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Approved Research

The impact of population structure on biomedical outcomes in the UK Biobank

Principal Investigator: Professor Eimear Kenny
Approved Research ID: 84541
Approval date: November 22nd 2022

Lay summary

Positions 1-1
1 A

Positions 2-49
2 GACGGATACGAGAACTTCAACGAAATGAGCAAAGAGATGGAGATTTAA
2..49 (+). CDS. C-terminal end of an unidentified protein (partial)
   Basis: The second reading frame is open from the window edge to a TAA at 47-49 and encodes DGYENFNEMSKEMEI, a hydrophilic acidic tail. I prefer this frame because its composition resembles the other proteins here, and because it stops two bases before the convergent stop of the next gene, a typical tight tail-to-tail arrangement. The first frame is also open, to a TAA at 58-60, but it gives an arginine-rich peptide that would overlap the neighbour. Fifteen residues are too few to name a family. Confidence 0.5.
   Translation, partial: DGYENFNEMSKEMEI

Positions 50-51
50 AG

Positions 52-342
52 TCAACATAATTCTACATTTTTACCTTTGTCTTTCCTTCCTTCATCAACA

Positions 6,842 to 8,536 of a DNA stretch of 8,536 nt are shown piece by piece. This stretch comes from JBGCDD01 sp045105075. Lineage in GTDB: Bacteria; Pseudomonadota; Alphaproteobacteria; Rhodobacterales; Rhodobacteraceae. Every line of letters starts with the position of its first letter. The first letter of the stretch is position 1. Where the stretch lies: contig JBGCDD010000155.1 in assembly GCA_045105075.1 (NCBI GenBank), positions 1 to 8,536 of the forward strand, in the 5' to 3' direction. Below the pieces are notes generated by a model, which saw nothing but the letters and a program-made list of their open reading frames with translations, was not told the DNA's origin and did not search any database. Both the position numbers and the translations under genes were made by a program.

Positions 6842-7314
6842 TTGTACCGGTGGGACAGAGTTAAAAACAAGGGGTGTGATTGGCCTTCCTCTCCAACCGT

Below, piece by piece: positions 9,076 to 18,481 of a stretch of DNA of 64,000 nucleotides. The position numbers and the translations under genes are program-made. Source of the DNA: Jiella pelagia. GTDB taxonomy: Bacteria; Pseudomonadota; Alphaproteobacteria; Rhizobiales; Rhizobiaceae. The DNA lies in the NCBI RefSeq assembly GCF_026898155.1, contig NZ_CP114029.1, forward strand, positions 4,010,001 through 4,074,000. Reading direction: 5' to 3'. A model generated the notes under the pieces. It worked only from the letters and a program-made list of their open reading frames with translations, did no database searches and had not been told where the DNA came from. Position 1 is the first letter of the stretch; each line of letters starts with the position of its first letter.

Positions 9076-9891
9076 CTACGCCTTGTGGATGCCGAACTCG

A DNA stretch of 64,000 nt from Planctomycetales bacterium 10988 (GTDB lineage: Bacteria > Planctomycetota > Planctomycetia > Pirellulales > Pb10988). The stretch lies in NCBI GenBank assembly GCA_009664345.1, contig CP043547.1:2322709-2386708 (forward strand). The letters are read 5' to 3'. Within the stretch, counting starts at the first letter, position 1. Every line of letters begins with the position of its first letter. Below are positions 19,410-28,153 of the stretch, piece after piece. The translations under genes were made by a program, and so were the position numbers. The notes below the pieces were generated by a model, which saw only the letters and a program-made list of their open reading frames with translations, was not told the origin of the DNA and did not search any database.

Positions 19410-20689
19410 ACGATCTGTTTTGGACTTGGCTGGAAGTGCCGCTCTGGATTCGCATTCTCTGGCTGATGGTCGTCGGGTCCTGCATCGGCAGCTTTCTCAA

The use of genomic information in healthcare is a rapidly growing area of research. A person's genetic risk for a complex trait (i.e. one that's aetiology is comprised of a heterogeneous mix of many genetic and environmental factors) is typically modelled using statistical information derived from large-scale studies of human genomes (genome-wide association studies). The design of these studies typically rely on assumptions that the presence of confounding caused by additional factors that are correlated with the disease are either absent, or are adequately accounted for in the statistical model used, so as to produce accurate information on the relationship between individual genetic variants and their contribution to disease risk. There is emerging evidence however, that these assumptions may not hold in many cases, and that the presence of subtle correlations in genetic and environmental exposures between individuals may impact our ability to model the true underlying genomic risk accurately and consistently across different groups of people when using currently available data and best practices. To gain a better understanding of this, we aim to measure levels of relatedness between individuals in the UK Biobank by identifying parts of their genome that they have inherited from shared ancestors at some time in the recent past. We can use the information learned from the presence of these shared genetic segments to in turn track the relationships between individuals and their shared history, geography, genetics and environment, which will in turn allow us to explore shared patterns of both genetic and environmental factors that may be biasing the way that we currently estimate the genetic risk of disease. Characterizing these features of the population will inform our ability to build better prediction models in the future.  We anticipate that the full completion of this study will take around three years, and will result in a better understanding of how to measure and interpret the genetic component of disease risk in real-world populations, allowing us to produce more consistently accurate models for predicting risk for genetic disease, to ultimately be implemented in preventative clinical care.